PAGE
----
Philanthropy discussed at Rotary Club
Published 5:53 pm Tuesday, September 29, 2015
David Carlton, president of the Community Foundation of Southwest Georgia, came to Rotary this week to speak about the work they do and to challenge others to embrace philanthropy.
The concept of community foundations began in Cleveland Ohio in 1914. In October 1995 a group of Southwest Georgians began meeting with the result of the Community Foundation of Southwest Georgia being founded in 1996. Their vision was to encourage philanthropy, strengthen the community and improve the lives for all South Georgians.
The organization helps families, businesses and organizations to create non-taxable charitable funds under the umbrella of the Community Foundation.
Email newsletter signup
The Foundation works with donors as well as with non-profits who find it cheaper and simpler to make tax-deductible contributions through the organization, which invests and distributes funds per the donors’ wishes.
With offices in Thomasville, the Foundation covers 35 counties of southwest Georgia. In the last 20 years the Foundation has distributed $95 million to charities. Last year it distributed $23 million dollars from 330 funds.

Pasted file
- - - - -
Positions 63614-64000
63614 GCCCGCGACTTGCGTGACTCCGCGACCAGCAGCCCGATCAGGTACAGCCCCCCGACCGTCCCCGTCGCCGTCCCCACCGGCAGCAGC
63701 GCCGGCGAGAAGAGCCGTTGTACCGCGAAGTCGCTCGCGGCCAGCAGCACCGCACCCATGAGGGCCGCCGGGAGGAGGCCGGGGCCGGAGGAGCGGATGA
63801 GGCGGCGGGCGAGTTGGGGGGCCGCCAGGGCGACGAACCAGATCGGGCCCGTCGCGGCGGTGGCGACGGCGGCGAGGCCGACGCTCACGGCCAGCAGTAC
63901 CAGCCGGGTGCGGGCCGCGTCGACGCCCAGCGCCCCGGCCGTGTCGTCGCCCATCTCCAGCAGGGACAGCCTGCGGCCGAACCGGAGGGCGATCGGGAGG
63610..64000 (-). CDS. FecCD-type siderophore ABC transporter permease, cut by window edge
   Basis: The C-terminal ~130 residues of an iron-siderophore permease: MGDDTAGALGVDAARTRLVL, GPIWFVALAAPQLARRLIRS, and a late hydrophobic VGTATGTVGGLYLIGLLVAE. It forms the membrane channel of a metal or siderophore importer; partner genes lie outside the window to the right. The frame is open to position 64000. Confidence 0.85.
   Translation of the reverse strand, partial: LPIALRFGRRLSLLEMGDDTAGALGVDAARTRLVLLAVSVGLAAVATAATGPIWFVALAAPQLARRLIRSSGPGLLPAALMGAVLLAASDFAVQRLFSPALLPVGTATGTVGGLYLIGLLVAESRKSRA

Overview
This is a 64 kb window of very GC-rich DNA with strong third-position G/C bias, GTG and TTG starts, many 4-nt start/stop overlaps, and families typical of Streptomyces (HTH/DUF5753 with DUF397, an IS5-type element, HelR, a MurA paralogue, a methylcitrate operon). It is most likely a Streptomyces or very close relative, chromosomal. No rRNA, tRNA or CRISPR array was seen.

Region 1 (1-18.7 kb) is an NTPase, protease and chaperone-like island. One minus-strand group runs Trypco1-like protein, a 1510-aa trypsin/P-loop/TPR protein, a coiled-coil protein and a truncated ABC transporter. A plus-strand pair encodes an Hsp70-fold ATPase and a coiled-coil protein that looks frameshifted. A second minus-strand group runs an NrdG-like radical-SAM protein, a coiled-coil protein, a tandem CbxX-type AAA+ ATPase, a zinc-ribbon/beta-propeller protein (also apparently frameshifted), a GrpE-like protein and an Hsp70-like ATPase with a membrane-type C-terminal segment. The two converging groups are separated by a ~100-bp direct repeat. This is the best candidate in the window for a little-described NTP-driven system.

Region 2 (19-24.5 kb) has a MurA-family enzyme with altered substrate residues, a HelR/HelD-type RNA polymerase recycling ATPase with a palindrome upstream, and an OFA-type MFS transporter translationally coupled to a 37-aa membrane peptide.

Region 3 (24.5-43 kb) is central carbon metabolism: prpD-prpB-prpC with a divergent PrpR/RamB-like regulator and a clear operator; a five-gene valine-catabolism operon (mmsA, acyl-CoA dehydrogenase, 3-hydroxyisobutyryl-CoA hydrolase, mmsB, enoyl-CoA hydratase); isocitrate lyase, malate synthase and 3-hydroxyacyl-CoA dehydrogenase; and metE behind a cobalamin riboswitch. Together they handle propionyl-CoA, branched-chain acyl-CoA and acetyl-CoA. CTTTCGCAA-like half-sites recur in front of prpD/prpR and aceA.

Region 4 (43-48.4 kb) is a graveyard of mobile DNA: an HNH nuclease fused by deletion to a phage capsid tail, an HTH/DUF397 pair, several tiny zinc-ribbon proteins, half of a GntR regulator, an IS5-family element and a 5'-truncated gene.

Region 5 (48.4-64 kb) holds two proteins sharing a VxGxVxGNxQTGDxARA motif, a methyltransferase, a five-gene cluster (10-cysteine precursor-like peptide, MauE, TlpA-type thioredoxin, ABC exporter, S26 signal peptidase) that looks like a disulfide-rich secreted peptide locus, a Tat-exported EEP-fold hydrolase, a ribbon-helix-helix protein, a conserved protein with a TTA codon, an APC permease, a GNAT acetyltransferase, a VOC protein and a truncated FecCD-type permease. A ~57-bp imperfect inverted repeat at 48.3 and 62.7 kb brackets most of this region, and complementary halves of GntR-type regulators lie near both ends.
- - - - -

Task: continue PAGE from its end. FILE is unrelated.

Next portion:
Through the Foundation, the people of SWGA made 1700 grants to 540 charities and a scholarship program issued $130,000 in 120 scholarships last year. They also do estate planning and carry out the initiatives of families.
Carlton challenged members to become involved with philanthropy, to find their passion or field of interest and get involved with setting up funds for it. “We want to be there to help,” he explained. “Challenge your heart” and learn what it means to serve others by giving. Quoting the Bible, he stressed, “Give and it shall be given unto you.”
He again quoted scripture regarding selflessness, saying his favorite saying is from James 3:16, “Where envy and self-seeking exist, confusion and every evil thing are there.”
The Foundation encourages philanthropy, strengthening the community and improving the lives for all south Georgians.
He concluded by defining his job as, “I help people help other people.”